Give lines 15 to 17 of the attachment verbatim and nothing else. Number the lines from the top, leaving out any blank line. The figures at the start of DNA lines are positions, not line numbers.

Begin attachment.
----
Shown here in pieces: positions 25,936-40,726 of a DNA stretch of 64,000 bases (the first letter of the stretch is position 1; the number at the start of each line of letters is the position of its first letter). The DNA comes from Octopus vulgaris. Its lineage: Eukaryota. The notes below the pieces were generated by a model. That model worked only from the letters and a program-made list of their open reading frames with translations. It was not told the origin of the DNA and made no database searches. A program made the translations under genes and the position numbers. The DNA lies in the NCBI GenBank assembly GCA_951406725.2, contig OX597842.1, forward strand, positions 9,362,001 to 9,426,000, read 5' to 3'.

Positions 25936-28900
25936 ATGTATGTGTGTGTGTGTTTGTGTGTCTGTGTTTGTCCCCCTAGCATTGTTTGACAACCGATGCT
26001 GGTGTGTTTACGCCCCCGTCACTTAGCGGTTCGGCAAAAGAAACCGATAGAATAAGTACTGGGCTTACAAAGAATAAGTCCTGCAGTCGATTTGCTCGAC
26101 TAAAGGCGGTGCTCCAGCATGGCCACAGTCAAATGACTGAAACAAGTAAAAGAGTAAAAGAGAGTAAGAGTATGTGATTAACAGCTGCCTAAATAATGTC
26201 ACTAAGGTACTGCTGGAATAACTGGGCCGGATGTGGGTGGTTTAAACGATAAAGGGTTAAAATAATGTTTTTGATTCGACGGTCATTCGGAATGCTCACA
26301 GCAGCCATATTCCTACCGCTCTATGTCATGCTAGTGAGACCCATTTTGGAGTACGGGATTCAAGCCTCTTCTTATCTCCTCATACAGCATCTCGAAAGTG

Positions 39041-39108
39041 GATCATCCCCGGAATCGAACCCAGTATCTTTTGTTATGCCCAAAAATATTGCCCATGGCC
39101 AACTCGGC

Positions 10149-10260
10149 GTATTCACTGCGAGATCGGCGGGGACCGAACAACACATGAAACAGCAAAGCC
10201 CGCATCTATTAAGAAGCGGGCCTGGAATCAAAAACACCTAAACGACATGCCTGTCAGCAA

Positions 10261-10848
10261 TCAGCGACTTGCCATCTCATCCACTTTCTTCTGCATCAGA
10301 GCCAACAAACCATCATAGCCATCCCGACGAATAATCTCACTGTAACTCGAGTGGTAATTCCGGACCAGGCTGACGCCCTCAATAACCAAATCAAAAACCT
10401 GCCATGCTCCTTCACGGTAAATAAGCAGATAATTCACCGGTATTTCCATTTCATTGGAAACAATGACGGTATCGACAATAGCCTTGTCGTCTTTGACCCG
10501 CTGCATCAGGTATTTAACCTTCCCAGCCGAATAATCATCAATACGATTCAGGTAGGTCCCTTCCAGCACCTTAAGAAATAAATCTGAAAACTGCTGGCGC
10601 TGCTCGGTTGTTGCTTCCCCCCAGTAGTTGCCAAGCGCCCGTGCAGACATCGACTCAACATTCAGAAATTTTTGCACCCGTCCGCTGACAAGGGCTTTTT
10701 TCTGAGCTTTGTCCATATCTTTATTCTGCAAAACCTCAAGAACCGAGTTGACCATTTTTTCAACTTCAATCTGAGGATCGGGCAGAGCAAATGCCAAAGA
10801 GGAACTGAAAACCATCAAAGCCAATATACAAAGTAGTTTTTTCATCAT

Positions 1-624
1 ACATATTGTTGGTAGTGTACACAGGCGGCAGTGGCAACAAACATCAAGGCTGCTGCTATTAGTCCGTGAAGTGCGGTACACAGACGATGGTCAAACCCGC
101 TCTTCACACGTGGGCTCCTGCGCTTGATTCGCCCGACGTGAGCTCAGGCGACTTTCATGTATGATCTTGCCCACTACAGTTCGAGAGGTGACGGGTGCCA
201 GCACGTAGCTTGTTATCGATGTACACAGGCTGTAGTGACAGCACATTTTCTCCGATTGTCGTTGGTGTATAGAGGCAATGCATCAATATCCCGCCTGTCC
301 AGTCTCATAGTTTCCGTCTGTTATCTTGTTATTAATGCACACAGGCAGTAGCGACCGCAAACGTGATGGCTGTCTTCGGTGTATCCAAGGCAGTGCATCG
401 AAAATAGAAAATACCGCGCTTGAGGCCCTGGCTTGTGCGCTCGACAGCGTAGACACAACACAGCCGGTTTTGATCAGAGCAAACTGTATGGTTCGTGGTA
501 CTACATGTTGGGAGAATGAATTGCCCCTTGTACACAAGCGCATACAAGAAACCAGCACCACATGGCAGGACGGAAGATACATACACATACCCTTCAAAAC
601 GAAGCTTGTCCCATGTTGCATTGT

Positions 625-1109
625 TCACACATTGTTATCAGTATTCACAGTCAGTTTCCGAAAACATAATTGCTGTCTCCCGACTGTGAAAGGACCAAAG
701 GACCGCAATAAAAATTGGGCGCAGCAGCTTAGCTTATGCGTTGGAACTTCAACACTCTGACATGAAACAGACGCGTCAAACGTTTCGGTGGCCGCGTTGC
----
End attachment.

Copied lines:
10261 TCAGCGACTTGCCATCTCATCCACTTTCTTCTGCATCAGA
10301 GCCAACAAACCATCATAGCCATCCCGACGAATAATCTCACTGTAACTCGAGTGGTAATTCCGGACCAGGCTGACGCCCTCAATAACCAAATCAAAAACCT
10401 GCCATGCTCCTTCACGGTAAATAAGCAGATAATTCACCGGTATTTCCATTTCATTGGAAACAATGACGGTATCGACAATAGCCTTGTCGTCTTTGACCCG